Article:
Plunger 38 does not fully occupy the lumen of coaxial needle 14 because the outer diameter of the plunger is less than the diameter of the lumen. Accordingly, a saline solution or other suitable substance, which may take the form of a liquid fluid, a powder, or other substance, may be introduced into the coaxial needle lumen, from the trailing end thereof, so that it flows around plunger 38 and reaches sealant plug 30. Such substance is selected to begin or accelerate hydration of sealant plug 30. Thus, expansion of sealant plug 30 does not rely entirely on the presence of bodily fluid in the patient. Moreover, the trailing end of sealant plug is most affected by said substance, as is desired because it is the trailing end that extends beyond the surface of the internal organ within which the biopsy procedure was performed. Such prehydration may be desireable when sealing a lung biopsy tract.

Contrast agents may be added as well to the saline solution or other expansion stimulant to improve visibility of the sealant plug installation under CT scan.

Those skilled in the art of machine design, having seen the first two embodiments of this invention, will now be aware of numerous other ways to accomplish the precise positioning of sealant plug 30 as disclosed herein. All obvious variation of the disclosed embodiments are within the scope of this invention.

In a third embodiment, plunger 38 a (FIG. 13) is provided in the form of a tube having slot 54 formed in its distal end, thereby forming bifurcated ends that may be spread apart from one another. The inside diameter of tube 38 a is smaller than the outside diameter of sealant plug 30. Significantly, plunger 38 a is formed of a flexible and resilient material with memory, such as nitinol, so that slot 54 may be opened as at 56 in FIG. 13B.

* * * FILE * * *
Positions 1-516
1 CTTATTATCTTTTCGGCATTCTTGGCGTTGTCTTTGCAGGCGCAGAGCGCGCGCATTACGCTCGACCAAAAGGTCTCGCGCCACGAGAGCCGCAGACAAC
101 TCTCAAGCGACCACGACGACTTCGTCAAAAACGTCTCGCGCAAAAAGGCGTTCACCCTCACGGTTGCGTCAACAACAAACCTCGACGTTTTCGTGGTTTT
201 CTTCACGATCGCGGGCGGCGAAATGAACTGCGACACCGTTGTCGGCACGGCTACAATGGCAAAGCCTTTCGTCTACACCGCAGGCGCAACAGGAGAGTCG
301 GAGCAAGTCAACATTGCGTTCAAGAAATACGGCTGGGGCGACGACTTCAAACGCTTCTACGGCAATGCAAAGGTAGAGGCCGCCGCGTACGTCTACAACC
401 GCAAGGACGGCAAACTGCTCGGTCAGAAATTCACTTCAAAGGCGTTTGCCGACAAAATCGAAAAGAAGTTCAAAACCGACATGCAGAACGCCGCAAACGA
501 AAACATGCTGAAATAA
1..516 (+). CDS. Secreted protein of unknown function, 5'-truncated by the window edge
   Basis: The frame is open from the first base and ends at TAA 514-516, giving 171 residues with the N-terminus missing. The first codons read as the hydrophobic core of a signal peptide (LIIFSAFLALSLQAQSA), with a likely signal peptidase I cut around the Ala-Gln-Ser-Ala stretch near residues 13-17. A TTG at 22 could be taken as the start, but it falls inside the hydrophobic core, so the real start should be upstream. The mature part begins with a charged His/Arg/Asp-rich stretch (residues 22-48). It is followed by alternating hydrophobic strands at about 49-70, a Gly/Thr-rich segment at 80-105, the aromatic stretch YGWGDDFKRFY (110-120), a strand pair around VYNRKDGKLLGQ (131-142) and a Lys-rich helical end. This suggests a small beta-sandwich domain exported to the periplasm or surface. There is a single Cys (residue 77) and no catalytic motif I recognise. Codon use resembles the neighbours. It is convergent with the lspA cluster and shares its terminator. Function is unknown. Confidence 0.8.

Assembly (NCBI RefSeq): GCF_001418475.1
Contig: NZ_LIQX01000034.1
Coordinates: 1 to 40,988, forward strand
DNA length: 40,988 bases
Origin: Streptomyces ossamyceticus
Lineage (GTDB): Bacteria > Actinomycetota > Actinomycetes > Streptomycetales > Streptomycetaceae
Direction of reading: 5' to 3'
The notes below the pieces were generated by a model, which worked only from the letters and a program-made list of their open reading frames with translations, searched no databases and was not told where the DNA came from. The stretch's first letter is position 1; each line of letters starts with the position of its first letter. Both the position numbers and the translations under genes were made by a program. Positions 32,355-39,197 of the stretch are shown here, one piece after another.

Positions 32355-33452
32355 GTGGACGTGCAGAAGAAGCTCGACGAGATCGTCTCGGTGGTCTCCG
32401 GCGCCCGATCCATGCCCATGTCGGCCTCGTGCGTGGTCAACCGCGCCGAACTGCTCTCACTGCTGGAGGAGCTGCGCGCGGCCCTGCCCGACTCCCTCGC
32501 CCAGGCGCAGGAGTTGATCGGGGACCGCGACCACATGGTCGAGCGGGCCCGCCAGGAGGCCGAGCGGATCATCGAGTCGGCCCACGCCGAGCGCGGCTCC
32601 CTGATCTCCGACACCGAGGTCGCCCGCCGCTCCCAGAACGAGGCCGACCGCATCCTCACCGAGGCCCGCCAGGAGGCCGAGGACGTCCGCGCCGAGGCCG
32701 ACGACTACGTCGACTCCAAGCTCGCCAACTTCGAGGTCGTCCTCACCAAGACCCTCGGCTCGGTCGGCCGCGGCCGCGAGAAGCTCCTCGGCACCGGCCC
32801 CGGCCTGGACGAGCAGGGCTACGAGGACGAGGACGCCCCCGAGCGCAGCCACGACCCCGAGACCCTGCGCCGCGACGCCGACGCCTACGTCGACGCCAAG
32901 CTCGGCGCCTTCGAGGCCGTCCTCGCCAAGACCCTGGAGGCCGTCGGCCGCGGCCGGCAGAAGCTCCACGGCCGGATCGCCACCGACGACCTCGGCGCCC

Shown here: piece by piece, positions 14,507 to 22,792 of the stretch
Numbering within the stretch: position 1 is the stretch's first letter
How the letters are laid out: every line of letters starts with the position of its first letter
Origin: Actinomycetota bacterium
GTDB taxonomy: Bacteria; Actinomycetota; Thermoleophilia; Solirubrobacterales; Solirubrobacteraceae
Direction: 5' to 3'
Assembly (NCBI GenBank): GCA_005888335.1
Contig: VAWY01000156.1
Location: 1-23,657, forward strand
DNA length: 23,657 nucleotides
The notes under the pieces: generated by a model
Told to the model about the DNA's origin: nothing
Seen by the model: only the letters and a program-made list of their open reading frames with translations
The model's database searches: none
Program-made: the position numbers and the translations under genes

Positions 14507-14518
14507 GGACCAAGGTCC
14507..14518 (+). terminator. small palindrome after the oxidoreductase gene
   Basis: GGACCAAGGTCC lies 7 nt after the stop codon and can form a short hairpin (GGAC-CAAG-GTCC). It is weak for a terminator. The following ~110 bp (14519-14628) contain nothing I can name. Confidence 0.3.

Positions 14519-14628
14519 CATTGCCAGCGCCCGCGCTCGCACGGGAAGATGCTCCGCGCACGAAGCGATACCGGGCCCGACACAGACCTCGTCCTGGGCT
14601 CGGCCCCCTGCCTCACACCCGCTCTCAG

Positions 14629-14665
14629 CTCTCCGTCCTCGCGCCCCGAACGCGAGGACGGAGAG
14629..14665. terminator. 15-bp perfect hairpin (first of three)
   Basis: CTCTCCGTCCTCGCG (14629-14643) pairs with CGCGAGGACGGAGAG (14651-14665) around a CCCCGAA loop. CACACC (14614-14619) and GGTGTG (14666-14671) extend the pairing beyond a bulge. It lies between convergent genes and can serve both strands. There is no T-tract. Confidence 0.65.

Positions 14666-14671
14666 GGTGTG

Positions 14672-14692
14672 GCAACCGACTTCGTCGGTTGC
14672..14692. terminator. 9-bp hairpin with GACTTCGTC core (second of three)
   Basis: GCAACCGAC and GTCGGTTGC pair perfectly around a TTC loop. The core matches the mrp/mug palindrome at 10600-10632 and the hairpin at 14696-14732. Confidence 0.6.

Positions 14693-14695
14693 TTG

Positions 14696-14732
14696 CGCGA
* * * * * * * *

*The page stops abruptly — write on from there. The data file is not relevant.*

When the distal end of plunger 38 a is opened as at 56 by spreading said ends apart, the trailing or proximal end of bioabsorbable sealant plug 30 is then positioned between said open ends as indicated by assembly arrow 58 in FIG. 13B.

As depicted in FIG. 14, sleeve 60 is then advanced in a trailing-to-leading direction, thereby closing the distal end of plunger 38 until it returns to its FIG. 13A position where it clamps down on plug 30. Sleeve 60 is omitted from FIGS. 13A and 13B to simplify said Figures.

When sleeve 60 is retracted as depicted in FIG. 15, the opposed ends of slotted distal end 56 return to their FIG. 13B configuration under their inherent bias, thereby releasing the proximal or trailing end of plug 30. Plunger 38 a and sleeve 60 are then withdrawn, leaving plug 30 in the biopsy tract at a specific, preselected location. The procedure of the first two embodiments, relating to the initial placement of the distal end of coaxial needle 14 at a depth equal to distance “a” plus distance “b” to facilitate the biopsy procedure, followed by adjustment of the depth of said distal end by adding a predetermined distance to distance “a,” and the other steps as aforesaid, are also followed in this third embodiment. Coaxial needle 14 is not illustrated in this embodiment to simplify the drawings.

A fourth embodiment is disclosed in FIGS. 16 and 17. Holder 62 in FIG. 16 includes threaded turning nut 64 having a general “E” shape. Holder 64 further includes leading end 66 that advances in a trailing-to-leading direction, as indicated by single-headed directional arrow 68, when turning nut 64 is screw-threadedly advanced. The external surface of housing 70 is complementally threaded to engage said turning nut 64.

Longitudinally-extending throughbore 72 is formed in housing 70 and extends therethrough from the trailing to the leading end thereof. The trailing end of bore 72 accommodates leading end 66 of turning nut 64. Flat washer 74 is positioned in leading relation to leading end 66 and said flat washer is therefore constrained to displace in a trailing-to-leading direction, indicated by said directional arrow 68, when turning nut 64 is advanced.